Through a critical settler colonialism lens we explore how information and communication technologies (ICT) supports learning, education and training and First Nation control of these processes in remote communities. The central theme of the current study is that decolonization is about land and creating the conditions necessary so Indigenous peoples have the opportunity to connect with and live sustainably on their traditional territories. Remote First Nations across Canada face considerable challenges and opportunities related to adult learning and quality education and training programs for local citizens. Our study, conducted in partnership with the Keewaytinook Okimakanak (KO) tribal council, explores how community members living in five remote First Nations in northwestern Ontario are using ICT for informal learning and education and training opportunities. KO and the researchers conducted an online survey of residents of the KO First Nations in early 2014 that included many open-ended response questions to ensure the voices of community members are heard. The critical analysis considers how the survey findings relate to the ongoing project of decolonization, and in particular, how these new ICT opportunities support the ability of community members to stay on the land.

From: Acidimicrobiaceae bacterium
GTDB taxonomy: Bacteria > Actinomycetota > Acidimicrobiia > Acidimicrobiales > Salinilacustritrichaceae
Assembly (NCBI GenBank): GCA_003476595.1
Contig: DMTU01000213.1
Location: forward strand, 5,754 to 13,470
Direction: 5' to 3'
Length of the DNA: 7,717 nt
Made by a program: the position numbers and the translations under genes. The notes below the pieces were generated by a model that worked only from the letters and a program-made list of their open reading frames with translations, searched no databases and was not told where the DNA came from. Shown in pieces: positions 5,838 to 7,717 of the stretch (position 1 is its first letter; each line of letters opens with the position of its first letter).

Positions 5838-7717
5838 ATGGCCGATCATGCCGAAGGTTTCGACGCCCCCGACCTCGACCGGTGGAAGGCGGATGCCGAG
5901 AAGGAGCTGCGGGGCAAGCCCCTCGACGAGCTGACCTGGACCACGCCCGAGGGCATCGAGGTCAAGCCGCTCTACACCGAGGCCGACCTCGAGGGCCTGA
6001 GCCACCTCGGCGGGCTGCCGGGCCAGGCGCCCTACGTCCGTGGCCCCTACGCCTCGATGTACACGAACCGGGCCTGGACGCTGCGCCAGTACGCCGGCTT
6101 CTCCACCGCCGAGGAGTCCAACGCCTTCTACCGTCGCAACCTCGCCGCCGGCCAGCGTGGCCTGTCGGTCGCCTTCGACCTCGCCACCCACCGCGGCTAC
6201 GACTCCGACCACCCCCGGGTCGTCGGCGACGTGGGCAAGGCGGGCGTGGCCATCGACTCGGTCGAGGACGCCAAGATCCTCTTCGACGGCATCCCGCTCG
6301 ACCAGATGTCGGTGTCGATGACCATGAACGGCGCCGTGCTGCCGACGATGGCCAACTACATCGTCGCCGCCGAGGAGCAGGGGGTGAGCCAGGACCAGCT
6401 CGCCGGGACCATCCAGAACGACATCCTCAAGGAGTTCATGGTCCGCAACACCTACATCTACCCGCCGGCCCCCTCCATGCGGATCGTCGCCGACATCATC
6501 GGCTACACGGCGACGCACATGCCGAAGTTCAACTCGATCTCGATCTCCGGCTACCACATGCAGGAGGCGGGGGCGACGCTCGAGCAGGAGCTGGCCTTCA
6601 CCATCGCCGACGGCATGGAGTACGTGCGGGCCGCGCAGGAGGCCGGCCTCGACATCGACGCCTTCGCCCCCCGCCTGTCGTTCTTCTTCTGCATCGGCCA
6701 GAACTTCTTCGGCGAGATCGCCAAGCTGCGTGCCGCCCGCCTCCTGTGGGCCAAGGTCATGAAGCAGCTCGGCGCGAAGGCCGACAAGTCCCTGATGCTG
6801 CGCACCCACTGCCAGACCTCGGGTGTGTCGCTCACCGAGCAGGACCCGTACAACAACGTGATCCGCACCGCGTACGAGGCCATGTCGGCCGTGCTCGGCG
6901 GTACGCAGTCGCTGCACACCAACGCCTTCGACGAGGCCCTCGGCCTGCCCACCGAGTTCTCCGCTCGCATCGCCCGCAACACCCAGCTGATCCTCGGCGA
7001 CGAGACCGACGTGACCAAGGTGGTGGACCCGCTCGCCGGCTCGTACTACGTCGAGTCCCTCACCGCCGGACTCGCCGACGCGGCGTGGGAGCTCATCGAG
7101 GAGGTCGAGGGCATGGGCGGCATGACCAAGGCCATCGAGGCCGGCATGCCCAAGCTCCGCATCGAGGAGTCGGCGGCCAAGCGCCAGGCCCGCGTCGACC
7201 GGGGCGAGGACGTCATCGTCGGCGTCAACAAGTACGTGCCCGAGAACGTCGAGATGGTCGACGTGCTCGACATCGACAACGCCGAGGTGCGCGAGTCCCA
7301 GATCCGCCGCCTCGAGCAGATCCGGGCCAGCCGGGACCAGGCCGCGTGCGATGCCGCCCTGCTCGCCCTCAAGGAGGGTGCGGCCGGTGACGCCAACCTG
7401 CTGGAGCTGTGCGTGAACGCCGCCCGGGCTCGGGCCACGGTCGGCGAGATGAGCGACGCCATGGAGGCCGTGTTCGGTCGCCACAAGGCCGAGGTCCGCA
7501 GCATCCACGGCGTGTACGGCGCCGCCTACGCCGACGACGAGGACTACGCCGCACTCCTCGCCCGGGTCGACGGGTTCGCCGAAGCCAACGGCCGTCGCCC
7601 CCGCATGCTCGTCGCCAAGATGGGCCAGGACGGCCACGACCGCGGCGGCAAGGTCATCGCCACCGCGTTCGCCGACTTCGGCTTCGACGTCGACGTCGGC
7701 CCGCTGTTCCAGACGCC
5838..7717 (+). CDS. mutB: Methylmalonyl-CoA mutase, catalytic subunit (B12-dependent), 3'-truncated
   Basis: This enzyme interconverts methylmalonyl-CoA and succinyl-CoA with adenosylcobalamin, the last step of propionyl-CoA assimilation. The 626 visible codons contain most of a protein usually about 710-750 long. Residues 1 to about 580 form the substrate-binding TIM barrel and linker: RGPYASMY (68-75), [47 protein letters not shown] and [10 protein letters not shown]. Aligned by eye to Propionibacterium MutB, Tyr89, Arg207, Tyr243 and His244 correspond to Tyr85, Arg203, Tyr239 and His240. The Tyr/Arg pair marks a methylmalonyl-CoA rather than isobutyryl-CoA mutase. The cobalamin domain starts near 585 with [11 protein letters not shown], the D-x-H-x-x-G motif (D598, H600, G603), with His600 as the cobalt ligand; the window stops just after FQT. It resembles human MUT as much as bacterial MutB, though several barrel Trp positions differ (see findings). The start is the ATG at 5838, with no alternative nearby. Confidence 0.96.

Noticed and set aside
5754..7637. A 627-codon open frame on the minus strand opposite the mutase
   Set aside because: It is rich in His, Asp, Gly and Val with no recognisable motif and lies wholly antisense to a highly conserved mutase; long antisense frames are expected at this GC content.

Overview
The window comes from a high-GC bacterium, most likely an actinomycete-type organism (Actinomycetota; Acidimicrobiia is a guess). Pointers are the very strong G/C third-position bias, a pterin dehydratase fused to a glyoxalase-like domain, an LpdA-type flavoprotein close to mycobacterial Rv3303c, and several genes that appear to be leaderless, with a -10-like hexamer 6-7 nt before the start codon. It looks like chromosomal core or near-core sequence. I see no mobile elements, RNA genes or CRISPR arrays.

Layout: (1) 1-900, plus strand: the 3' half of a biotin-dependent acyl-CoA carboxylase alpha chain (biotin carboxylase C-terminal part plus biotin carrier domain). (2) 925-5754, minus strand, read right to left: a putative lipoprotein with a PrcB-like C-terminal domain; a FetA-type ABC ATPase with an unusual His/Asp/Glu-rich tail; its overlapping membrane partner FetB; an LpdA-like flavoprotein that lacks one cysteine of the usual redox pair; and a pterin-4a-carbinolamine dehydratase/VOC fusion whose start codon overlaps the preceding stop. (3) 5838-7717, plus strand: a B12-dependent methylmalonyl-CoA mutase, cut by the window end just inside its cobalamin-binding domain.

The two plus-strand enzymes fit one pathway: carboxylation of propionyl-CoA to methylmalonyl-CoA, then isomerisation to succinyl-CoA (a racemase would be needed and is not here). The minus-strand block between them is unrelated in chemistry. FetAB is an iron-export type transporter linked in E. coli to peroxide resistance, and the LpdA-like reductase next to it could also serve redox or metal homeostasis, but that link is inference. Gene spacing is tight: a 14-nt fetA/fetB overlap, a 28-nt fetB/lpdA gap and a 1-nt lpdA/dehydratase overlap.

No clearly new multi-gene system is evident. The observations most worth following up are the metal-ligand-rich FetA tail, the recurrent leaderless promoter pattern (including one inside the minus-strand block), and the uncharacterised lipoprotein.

|Brian Beaton and Penny Carpenter|
|2014 • Canada • decolonization • First Nations • ICTs • indigenous communities • Keewaytinook Okimakanak • remote regions|
|Featured • Pub: Article / Paper|